There, you will discover the evolution of the weapons used in Europe in this period, in a chronological order. From medieval swords to more modern arms such as guns, you will be invited to approach the unfolding of many European wars, and even to learn about the Asian inheritage of the weapons.

army museum

The Modern District, from Louis XIV (1643) to Napoleon III (1870).

More focused on the French History, you will be revealed the evolution of technologies and war strategies, but also the different political regimes France knew all over this period. You will be able to approach the soldiers’ daily life through their costumes, weapons, and you will also access Napoleon’s personal goods. Besides, the section is renown for the diversity of its collection, so that you will also find more unusual items such as musical instruments or decorations.

The Contemporary District and the Two World Wars

Turning points in the French, but also the World’s History, this district presents a very diversified collection of items showing what these wars were made of in terms of arms, and how they unfolded. You will note the contrast with the first District through the improvement of the weapons, and all the different rooms will make you feel like one of these soldiers. Moreover, there are personal documents such as letters or pictures which undoubtedly won’t leave you unmoved.

army museum

The Charles de Gaulle Historial

Paying tribute to the 18th June Man, the one who liberated France from the Occupation, this district is quite different in shape and content from the others, because it is above all filled with multimedia archives. There are no items but many screens and an infra-red audioguide to dive you into the path and the achievements of Charles de Gaulle, a President of paramount importance in the French History, and who is still deeply rooted in its memory.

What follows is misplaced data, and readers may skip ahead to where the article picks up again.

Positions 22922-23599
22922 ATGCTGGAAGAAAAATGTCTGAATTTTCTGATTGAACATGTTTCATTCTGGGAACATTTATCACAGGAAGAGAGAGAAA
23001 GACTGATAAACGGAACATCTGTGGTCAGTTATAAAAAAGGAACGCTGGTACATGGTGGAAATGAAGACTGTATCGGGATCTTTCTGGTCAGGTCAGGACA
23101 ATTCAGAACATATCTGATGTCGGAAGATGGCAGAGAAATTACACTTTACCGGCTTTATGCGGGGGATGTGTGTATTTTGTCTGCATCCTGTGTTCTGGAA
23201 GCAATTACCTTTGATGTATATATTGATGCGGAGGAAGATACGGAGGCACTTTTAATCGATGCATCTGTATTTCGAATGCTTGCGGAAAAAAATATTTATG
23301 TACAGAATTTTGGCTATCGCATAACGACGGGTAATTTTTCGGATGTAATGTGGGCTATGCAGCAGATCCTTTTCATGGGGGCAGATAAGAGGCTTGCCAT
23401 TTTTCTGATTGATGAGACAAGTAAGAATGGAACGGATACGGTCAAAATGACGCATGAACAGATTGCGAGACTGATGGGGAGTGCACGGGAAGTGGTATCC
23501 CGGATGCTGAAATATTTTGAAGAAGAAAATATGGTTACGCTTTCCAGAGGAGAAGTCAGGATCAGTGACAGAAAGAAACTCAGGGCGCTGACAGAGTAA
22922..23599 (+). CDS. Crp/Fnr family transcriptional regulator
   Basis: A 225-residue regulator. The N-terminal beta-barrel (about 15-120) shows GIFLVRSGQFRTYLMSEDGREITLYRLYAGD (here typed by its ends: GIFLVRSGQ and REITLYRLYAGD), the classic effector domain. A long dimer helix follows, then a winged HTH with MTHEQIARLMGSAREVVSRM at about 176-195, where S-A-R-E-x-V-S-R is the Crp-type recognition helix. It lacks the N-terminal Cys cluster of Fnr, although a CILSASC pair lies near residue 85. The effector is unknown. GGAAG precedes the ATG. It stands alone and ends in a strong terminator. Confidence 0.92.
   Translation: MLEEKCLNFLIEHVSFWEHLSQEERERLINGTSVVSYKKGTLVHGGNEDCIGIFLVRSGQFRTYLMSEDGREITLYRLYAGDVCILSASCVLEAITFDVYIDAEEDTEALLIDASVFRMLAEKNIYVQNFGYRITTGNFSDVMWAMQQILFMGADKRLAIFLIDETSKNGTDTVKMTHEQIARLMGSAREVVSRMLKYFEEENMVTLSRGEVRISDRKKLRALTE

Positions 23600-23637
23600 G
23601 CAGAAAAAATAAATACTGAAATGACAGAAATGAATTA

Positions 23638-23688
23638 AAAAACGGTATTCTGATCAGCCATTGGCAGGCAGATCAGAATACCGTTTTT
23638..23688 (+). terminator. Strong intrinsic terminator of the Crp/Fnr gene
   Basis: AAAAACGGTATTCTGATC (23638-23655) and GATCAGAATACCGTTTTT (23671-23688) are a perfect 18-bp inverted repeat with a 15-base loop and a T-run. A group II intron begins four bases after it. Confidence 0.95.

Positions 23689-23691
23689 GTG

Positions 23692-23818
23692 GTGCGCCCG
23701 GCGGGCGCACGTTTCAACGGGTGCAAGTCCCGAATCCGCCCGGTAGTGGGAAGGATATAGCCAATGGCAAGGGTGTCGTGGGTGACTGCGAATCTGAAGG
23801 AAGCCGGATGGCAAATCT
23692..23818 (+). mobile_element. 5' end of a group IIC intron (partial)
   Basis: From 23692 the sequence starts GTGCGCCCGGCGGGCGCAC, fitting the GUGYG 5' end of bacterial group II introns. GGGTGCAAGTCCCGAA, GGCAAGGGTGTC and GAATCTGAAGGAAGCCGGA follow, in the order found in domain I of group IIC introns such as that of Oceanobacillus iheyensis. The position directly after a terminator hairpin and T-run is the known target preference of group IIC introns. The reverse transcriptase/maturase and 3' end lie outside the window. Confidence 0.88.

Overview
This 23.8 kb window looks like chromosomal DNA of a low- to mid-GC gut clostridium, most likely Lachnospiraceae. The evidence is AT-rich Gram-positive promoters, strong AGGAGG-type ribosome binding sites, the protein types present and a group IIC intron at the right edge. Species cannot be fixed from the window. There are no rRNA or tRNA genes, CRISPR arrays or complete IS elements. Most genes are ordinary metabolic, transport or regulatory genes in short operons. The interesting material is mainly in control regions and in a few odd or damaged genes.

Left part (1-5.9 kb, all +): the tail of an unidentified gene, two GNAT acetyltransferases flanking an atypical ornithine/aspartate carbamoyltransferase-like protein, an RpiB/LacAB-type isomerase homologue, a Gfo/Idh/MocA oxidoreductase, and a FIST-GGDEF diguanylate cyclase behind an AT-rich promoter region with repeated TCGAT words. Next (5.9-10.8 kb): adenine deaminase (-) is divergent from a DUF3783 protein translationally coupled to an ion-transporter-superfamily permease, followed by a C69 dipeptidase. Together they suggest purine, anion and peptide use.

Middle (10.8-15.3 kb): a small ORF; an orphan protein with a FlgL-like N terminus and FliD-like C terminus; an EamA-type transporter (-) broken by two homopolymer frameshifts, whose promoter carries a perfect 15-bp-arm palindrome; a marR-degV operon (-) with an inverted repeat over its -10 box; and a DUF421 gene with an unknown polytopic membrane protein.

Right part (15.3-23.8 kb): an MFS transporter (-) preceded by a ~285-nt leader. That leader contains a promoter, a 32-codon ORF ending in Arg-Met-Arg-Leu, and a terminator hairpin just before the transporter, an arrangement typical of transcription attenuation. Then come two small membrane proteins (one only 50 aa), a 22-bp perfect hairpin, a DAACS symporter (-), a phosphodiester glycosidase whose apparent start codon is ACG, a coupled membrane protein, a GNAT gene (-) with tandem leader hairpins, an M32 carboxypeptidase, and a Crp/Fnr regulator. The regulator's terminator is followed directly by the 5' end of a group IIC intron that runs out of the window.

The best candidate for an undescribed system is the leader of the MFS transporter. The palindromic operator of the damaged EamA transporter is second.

If you want more

We advise you to pass by the Cour d’Honneur, in which you will find other pieces of the French Artillery through 70 bronze cannons. You can also visit the Museum of Bas-Reliefs to discover plenty of cities and countrysides models. Finally, if you were pleased by the Charles de Gaulle Historial, you should visit the Museum of Order and Liberation, paying tribute to those who fought through the Resistance for the Liberation of France.

Practical Information

Click in the following link to learn about the cost of the tickets and the opening hours. Note that the audioguides are available in 8 languages. Moreover, if you want to eat, there is a restaurant called “le Carré des Invalides”. Enjoy your visit in the great army museum !